G.G. was originally named Gabrielle, but to us she was always G.G. or just simply, Geeg! Gabrielle was cute but a bit too formal for her once we got to know her. Boy oh boy, sometimes those oldies but goodies come along, and you don’t know them for very long, but they really stick with you, this could not be more true than with our little Geeg!
Gabrielle lived the first 17 years of her life as an outdoor only cat and lived outside of a local daycare center. She had kittens, made it through cold winters, blistering hot Georgia summers, survived the parking lot, and was exposed to loads of children but then the day came where the daycare facility was set to close and G.G. would no longer have someone to care for her. I do not recall why the individual that cared for her all these years could not keep her, but I feel like it was a situation where the husband said “no” to bringing her home. She was 17 years old when she came to us and became our clinic cat.
Becoming an indoor only cat did not seem to be a bothersome lifestyle change for Geeg, in fact, I think she was like, “Finally, I’ve been waiting so damn long for someone to bring me in!” She would sit at the door to the clinic and look out the window but never tried to escape, she could’ve cared less. We could hold the door open, and clients would freak that she might get out and she would just sit there, like “Nope, I’m good, take your time”. Being a clinic cat with us was not all that bad. Her medical needs were met, she was immediately put on heartworm and flea prevention, started being treated for arthritis and kidney disease, you name it, we would do it. These were not “blood donor cats” that lived in cages, they were family; they were not even up for adoption because we took care of them like they were ours and we were attached.
Over the years the clinic cat family grew, and she had a few gentleman callers that moved in too, Mr. Seymour Crusty and Fluffy! You’ll hear their stories next! But Little Geeg was AMAZING!! She was a super sweet greeter cat, we used her for medicating lessons because she was such a compliant little lady, she had a hilarious personality and even let the kids that visited the clinic pet her and faun all over her. She was BEYOND patient. I guess all those years on the streets living among the hustle and bustle really does help make some of these cats some of the coolest. They are not quite the same when they grow up in the little bubble that is our homes, no life experience!
We thought at 17 she might be a short-term commitment, but the months passed, and she kept on ticking. Clinic life was not bad to them, we had plenty of snacks, soft cushy bedding, heating pads, toys and she still played-oh you bet! But it wasn’t a home, and it was “hard” meaning that all of the surfaces are so hard. Hard floors, no carpet, soft bedding but no couch or armchair, no fireplace, none of those little luxuries. Every year for Thanksgiving our clinic would close for the week and the staff would take turns coming in to care for the three clinic cats. One year the doctor decided to travel so only two of us were left to share this responsibility. I decided that I would bring them home for the week, set them up in a room and allow them to be in a home and cozy and in turn make my life easier. Twenty-six mile commuting ONE WAY for 25 years, well let’s just say I’m WAY over it. I was over it back then, really over it now. It really ruined the “week off”, but alas, I drive for ethics.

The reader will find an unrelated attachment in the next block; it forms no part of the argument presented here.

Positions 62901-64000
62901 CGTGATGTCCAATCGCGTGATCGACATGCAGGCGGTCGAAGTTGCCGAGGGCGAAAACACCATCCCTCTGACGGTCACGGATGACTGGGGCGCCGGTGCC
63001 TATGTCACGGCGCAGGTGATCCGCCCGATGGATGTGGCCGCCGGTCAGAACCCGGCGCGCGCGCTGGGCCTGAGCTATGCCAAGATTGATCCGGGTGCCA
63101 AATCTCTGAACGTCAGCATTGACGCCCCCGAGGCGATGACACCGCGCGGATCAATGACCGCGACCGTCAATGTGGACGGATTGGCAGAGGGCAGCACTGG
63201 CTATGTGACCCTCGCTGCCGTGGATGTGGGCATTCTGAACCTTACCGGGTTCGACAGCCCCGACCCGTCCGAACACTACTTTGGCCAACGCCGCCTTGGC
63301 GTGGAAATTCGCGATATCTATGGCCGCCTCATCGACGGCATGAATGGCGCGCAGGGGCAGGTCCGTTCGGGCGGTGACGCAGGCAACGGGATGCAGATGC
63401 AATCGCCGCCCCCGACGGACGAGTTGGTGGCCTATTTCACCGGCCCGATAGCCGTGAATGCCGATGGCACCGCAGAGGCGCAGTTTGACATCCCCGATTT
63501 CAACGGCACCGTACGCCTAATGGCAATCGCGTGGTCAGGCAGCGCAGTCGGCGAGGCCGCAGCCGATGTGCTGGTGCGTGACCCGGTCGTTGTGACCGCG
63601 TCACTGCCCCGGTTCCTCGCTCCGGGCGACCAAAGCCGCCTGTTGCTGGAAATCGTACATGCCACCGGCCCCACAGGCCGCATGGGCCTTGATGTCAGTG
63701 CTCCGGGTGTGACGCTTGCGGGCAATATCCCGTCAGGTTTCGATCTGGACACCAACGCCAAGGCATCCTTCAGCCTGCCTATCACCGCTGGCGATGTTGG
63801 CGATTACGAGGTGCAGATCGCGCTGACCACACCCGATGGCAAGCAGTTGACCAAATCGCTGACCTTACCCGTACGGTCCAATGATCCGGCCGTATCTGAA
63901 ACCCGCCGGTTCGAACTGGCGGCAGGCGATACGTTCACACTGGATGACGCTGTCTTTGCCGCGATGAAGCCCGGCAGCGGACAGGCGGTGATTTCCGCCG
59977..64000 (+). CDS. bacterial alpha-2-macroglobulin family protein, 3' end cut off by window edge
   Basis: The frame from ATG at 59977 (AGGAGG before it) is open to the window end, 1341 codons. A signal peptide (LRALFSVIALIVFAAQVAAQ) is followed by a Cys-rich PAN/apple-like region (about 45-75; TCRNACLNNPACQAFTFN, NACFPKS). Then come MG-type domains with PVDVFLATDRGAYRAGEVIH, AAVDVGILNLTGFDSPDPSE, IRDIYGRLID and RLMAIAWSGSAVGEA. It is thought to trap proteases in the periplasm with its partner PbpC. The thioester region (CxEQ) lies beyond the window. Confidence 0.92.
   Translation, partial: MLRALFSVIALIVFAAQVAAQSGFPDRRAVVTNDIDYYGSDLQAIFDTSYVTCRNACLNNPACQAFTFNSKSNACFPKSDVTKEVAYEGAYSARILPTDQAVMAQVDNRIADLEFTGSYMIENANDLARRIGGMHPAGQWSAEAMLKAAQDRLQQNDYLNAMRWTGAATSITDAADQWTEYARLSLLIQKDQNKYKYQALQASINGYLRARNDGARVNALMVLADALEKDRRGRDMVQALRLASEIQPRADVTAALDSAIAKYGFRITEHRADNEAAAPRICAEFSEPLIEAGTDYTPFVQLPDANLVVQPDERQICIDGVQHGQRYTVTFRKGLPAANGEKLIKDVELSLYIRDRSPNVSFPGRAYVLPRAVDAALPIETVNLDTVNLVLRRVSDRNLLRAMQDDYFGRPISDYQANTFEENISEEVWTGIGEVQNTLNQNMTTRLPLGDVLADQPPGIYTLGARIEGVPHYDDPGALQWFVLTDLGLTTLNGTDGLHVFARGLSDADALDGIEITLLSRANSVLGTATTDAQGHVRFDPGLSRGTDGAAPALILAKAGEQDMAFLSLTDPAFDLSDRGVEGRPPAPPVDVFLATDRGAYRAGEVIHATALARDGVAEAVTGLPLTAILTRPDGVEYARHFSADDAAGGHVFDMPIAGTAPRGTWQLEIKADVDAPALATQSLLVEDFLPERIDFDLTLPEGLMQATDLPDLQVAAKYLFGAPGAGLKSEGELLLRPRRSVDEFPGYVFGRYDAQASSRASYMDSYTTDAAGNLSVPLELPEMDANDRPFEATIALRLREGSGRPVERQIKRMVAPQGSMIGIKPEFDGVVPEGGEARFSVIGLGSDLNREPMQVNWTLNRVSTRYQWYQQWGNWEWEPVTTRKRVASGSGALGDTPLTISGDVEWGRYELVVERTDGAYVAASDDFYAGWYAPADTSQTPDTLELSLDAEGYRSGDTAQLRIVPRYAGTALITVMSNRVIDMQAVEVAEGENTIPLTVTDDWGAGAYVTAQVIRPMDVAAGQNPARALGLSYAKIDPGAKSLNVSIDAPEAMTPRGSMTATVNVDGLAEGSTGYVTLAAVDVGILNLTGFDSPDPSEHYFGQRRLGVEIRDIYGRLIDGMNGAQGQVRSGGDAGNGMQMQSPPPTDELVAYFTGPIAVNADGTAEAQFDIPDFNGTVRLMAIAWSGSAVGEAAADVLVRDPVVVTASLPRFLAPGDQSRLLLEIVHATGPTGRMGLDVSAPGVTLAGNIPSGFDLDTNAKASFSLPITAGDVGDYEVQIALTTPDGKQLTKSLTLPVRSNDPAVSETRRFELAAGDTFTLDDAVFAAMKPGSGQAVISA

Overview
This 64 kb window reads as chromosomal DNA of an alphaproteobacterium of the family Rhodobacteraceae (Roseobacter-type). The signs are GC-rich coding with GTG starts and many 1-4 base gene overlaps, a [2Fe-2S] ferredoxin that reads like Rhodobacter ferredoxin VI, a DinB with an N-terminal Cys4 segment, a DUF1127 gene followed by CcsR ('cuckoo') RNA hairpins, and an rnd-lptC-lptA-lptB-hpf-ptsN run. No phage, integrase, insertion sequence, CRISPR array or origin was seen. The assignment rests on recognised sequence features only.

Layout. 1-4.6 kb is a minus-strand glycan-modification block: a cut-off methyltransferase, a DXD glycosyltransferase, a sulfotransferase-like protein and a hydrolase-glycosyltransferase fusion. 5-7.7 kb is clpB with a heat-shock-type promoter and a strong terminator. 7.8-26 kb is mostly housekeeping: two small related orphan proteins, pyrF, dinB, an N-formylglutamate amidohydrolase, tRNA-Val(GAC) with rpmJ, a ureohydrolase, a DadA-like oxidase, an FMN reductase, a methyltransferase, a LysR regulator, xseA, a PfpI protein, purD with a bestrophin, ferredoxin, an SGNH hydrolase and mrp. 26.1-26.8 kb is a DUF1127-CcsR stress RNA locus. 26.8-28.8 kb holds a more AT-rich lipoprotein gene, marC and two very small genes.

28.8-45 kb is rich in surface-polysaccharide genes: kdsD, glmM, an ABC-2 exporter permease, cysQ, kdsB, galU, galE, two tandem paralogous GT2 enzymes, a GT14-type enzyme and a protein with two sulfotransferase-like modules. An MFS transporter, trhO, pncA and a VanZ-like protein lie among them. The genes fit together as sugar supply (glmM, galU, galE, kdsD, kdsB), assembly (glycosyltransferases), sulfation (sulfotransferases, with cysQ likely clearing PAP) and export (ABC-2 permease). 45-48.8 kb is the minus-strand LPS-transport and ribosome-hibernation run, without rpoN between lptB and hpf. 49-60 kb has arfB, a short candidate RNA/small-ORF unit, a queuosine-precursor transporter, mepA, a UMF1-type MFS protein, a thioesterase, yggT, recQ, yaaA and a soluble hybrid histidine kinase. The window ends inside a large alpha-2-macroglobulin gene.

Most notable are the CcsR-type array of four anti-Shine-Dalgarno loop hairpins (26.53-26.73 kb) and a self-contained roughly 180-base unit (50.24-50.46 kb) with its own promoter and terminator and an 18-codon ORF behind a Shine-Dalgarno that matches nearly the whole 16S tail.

These guys were just so chill, and so easy-going, that well, by the end of the week they were loose in the house, and no one cared! They were sleeping on dog beds by the fire, totally cool with our three large dogs, which was impressive and integrating with the cats quite nicely. Anyone want to guess what happened next? Well, we had no clinic cats after that week, I adopted all three of them! Who here is surprised, no one! I just couldn’t bring them back!
Geeg reminded us of the senior citizens that walk Lenox mall. She would make laps around our kitchen bar like “old folks at the mall”. And we’d say that to her, “You doin’ laps at Lenox again, G.G.?” It was so cute, like she was getting in her steps. She was 19 years old when I committed to her, so she was on a laundry list of umpteen number of meds and SQ fluids of course, appetite stimulants and junky cat food. So, while she totally learned to forage (that’s right naysayers-19 years old and learned to forage) she had ”room service” in her special purple bathroom. She was so in routine she would bolt ahead of us knowing it was time for her Fancy Feast! We would let her eat her junk food and then let her back out and she was quite content with this routine.
She was what Jake and I call, “googly”. Scrumptious little square muzzle and big googly eyeballs that always made her look so freakin’ cute. She also reminded us of our sweet, dear, Mammas (Asia) and swear they could have been sisters. I have a lot of terrible photos of G.G. because she never stopped moving. I have blurry side by side pics with Mammas, and all kinds of pics with half her face cut off. There are only a few good ones in this post! She was impossible to photograph. She only left us with our memories.
She lived her for 11 months. We let her go one month shy of what was estimated to be her 20th birthday. I barely knew her three years but I gotta tell ya, she gave us a very special three years. I have video of her foraging, playing with wand toys, cuddling with the other cats. She came here to retire but she lived it up! It was my pleasure Gegeers! Glad we had the chance to know you! Once again, we were the lucky ones.